COVID-19 vaccination: FAQs

COVID-19 vaccination: FAQs

In order to build up sufficient immunity, a booster vaccine before October is recommended. The vaccinations are, at this time, used to provide good protection against serious disease, hospitalisation and death.


To strengthen our own immunity, but also to create as safe an environment as possible for those close to us.

The side effects of the vaccines are reduced as more immunizations take place. The most common side effects of coronavirus vaccines are a painful and sometimes slightly swollen (red) spot on your arm where you were pricked, fatigue, headache, muscle aches and fever.

The booster comes at least three months after the baseline vaccination (first dose and boosters). Recent scientific research shows that antibodies are also produced against COVID-19 during chemotherapy or immunotherapy treatment. For this reason, vaccination continues to be recommended. The vaccination can be given at any time during your current treatment.

It is still unclear how long a prior COVID infection provides protection. Get vaccinated, even if you already had a COVID-19 infection. Wait at least fourteen days after the end of symptoms or after a positive PCR test result to get vaccinated.

No. Just as with previous vaccinations, this vaccine is organised in your municipality's vaccination centres.

Yes, persons with coagulation problems, a blood platelet problem or an increased risk of thrombosis can be vaccinated. The advantages of vaccination are many times greater than their disadvantages. The Belgian Society on Thrombosis and Haemostasis also recommends vaccination. More information can be found on their website:



Extra tip: try to avoid touching your face as much as possible!

1 visitor is allowed at the day hospital. Everyone must abide by the applicable hygiene measures and wear a mask the entire time they are at the hospital. CO2 measurements are taken at regular intervals for monitoring purposes.

One person is allowed to accompany the patient during the consultation.

Of course, if the person accompanying the patient has symptoms of cough, shortness of breath, sore throat, muscle pain or fever, then he or she cannot come with you to our hospital. We ask the patient, as well as the person accompanying the patient, to always wear a mask and to abide by the hygiene measures.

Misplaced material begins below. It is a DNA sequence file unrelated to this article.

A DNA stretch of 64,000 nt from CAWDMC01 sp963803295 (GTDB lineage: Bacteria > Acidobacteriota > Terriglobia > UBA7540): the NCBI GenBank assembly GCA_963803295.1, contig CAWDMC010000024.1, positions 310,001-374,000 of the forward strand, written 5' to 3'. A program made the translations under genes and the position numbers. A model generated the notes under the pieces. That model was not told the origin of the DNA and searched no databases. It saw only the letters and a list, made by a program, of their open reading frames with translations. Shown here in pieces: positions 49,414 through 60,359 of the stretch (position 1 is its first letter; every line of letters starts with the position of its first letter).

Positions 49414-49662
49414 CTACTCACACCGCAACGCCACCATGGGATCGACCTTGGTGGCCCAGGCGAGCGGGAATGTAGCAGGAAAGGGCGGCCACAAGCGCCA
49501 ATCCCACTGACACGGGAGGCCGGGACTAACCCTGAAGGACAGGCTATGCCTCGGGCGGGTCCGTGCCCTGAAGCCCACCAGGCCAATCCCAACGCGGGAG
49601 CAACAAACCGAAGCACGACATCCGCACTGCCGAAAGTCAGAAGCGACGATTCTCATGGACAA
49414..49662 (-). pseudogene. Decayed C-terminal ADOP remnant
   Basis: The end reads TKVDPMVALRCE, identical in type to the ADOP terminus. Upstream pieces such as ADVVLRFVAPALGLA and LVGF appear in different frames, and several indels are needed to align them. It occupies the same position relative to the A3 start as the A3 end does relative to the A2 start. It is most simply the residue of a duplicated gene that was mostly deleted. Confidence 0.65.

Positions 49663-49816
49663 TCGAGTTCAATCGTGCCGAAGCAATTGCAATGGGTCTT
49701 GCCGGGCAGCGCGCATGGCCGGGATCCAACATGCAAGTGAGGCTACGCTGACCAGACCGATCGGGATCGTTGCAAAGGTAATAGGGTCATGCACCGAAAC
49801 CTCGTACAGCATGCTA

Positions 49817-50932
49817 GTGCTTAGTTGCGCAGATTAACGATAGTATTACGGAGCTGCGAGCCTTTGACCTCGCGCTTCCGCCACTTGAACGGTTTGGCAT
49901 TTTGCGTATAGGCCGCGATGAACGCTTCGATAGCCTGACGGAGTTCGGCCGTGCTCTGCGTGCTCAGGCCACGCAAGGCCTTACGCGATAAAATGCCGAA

Patients on the care ward may receive visitors again. For more information, please go to the general hospital website.

Everybody entering the hospital must wear a mask More information can be found at‘Protect Yourself and Each Other: Appointments’

  • Blood drawing related to IV chemotherapy on day -1:we ask patients to firstcome to the consultation with the physician at the day hospital and only afterwards go to the laboratory for a blood draw.
  • Blood draws for patients with perioral therapy: patients who previously came in for a blood draw in the laboratory at our main campus one or two days beforehand will now have their laboratory draw done at home. The oncology coaches will keep their patients informed by telephone. We ask that patients be available at home from 7.30am to 4:30pm.

We ask that patients with a scheduled admission for chemotherapy at the Hospitalisation Department contact the Oncology and Therapy Day Hospital before 9.30am the day before their admission to receive any information from the physician and to have a COVID swab done.

The psychological services continue to be available for patients at the day hospital or for admitted patients.

Cancer patients who are being treated with chemotherapy (up to and including six weeks after the most recent treatment) have lowered defences, which means they run an increased risk of a serious illness if they were to be infected with the COVID-19 virus. If you have fever, a sore throat, cough, muscle pain or shortness of breath, please contact the Oncology Team or your GP. You are advised to STRICTLY follow the government's recommendations.

Cancer patients who are being treated with immunotherapy (up to and including six weeks after the most recent treatment) run an increased risk of lung problems, and, potentially, of a serious illness if they were to be infected with the COVID-19 virus. If you have fever, a sore throat, cough, muscle pain or shortness of breath, please contact the Oncology Team or your GP. You are advised to STRICTLY follow the government's recommendations.